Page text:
Rating: **** 4/5 Stars
The Arabic Oud is a close relative of the lute, sharing the same kind of half-egg-shaped body and short fingerboard. While the lute became widely used in European music during the Renaissance period, the oud proved better suited to the musical styles of the Middle East, partly due to the benefits of its fretless fingerboard.
For this virtual oud, musician Bassam Ayoub recorded and produced his own performances at his studio in Weisbaden, German. The finished library comprises 39 articulations with up to eight round–robin variations each. To provide some tonal options, three different ouds were recorded and these appear as separate instrument options within the engine.
When any of the three ouds is loaded, the Engine's virtual keyboard is divided into coloured sections that are spread across eight octaves. At the bottom end, there are keyswitches for selecting articulations such as tremolos, vibratos, legatos, strums, harmonics, slides, mutes, sustains, trills and glissandos. It would take a special mind to remember which of the 39 articulations is triggered by a particular key, so users will probably need to have the Quick Edit page in view all the time, which shows a colour-coded articulation list alongside a fetching image of an oud's tuning head. Here, whenever a keyswitch is pressed, the corresponding articulation is highlighted in the list.
Towards the top end of the keyboard is a patch of eight green keys, each of which triggers a lengthy but impressive MIDI performance when held down. The user is able to affect these performances by holding different keyswitches, although it's difficult to predict what the sequence is going to do and therefore apply a suitable articulation at the right moment.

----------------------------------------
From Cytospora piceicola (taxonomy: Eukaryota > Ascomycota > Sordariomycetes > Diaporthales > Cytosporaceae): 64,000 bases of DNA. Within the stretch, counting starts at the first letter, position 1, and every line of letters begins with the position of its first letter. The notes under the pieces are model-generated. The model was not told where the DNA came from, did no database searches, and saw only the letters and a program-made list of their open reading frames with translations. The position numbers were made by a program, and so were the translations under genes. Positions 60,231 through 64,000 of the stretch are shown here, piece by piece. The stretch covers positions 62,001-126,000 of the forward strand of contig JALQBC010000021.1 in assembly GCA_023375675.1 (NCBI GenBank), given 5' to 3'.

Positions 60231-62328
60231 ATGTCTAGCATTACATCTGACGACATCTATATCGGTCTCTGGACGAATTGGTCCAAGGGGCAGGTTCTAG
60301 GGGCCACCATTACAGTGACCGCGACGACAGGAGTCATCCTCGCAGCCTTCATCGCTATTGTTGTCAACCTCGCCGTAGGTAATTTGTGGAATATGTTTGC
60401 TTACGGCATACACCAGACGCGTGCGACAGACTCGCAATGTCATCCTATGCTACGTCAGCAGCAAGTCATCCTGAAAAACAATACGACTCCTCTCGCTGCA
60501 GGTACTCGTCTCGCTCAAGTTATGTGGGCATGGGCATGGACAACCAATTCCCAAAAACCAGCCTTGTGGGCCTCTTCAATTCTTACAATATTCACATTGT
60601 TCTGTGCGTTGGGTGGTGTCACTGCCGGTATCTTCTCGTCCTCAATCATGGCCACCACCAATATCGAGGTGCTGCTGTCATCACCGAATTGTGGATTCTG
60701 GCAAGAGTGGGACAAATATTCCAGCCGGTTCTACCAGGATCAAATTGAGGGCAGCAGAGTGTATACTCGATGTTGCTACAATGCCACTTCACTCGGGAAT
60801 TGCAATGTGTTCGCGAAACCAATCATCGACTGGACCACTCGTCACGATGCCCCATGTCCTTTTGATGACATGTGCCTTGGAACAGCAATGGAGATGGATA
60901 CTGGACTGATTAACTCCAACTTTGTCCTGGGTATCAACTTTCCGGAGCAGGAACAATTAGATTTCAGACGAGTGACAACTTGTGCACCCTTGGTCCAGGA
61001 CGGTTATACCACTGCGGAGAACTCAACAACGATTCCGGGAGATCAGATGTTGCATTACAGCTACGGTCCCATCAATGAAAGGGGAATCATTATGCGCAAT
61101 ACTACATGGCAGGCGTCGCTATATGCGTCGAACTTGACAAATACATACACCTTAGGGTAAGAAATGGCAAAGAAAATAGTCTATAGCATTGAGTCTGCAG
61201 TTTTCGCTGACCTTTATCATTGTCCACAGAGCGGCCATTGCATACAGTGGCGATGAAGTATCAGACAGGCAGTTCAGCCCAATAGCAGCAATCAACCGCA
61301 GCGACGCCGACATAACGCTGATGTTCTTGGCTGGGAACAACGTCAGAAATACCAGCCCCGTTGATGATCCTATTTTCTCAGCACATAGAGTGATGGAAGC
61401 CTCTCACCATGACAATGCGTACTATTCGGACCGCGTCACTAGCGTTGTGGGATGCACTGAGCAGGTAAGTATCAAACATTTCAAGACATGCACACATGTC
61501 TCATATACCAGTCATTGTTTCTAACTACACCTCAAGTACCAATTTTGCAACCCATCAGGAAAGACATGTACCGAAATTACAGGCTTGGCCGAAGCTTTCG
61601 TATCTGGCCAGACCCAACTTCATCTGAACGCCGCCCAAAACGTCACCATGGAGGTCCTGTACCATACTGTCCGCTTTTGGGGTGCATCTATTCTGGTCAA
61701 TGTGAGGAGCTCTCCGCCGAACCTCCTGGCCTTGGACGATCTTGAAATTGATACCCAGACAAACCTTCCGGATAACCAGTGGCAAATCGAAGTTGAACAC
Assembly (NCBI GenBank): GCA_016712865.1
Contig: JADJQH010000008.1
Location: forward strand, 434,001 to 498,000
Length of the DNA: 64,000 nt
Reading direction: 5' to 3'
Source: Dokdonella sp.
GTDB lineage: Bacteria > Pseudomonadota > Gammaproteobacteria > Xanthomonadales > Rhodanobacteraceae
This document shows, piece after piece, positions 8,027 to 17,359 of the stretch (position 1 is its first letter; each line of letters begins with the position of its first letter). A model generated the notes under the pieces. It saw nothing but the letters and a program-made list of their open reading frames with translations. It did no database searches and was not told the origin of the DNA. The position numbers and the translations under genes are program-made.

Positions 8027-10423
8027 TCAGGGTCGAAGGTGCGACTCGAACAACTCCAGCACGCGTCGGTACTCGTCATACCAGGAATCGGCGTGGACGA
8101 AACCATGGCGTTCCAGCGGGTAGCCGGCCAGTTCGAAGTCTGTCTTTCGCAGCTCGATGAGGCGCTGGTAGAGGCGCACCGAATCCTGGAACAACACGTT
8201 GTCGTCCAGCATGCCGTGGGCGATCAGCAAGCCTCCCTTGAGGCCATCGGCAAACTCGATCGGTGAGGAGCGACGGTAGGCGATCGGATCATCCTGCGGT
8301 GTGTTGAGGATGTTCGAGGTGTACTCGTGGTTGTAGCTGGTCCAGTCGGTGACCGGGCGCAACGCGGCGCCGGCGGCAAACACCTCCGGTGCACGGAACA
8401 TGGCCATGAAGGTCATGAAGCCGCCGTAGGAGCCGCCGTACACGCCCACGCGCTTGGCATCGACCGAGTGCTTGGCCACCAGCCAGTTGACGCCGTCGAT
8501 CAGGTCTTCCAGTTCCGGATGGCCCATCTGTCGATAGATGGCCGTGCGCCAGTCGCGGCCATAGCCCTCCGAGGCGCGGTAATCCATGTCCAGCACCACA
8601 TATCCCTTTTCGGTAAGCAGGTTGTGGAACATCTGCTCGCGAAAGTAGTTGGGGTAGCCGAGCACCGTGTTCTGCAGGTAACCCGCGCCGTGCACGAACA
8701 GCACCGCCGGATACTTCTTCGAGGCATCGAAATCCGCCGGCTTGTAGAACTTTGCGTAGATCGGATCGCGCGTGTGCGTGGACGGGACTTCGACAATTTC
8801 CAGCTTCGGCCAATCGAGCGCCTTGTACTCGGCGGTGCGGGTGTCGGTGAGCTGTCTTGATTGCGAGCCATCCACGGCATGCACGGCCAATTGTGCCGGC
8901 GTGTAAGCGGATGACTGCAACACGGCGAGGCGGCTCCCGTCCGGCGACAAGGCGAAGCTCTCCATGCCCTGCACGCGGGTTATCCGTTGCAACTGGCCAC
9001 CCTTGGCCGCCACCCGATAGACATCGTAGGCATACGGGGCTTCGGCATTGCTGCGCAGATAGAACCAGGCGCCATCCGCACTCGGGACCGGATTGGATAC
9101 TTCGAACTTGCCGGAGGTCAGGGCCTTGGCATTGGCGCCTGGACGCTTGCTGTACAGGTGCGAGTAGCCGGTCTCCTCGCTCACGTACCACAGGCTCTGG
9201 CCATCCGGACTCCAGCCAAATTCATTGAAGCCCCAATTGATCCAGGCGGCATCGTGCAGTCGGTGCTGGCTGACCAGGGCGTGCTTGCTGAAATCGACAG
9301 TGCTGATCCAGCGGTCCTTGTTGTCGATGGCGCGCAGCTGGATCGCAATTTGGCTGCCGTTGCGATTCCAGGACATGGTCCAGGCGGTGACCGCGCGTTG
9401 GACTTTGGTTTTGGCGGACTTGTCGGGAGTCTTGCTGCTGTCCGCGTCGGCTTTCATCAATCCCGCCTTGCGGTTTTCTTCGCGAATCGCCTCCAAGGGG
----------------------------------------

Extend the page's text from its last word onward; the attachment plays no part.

Alternatively, a performance can be created entirely from scratch by playing the white keys in the three-and-a-half octaves that sit between the keyswitches and the MIDI keys. By default, these keys are given a sustain articulation, but others can be applied at any point by pressing the relevant key.
...if you are after the kind of sound that instantly suggests 'Middle East' to Western ears, this is it.
Micro-tuning is achieved by selecting a preference from a menu of Arabic maqams comprising Bayati, Rast, Saba and Seka, with each tuning available as either a normal or Syriac church variation.
Further controls are provided for altering a note's attack, release, dynamic curve, noise volume, expression and pan position, plus there's a general volume level knob and a reverb level with its own bypass switch. Reverb aside, Arabic Oud has no effects processors, although further sound editing can be done by using the Engine 2's Pro Edit facilities.
In terms of tone, the three ouds sit somewhere between classical guitar and zither, although they're not radically different from one another. The quality of the sampling is high, but tailoring a performance to fit a pre-existing composition will require some mastery of the library's many keyswitches. Nevertheless, if you are after the kind of sound that instantly suggests 'Middle East' to Western ears, this is it.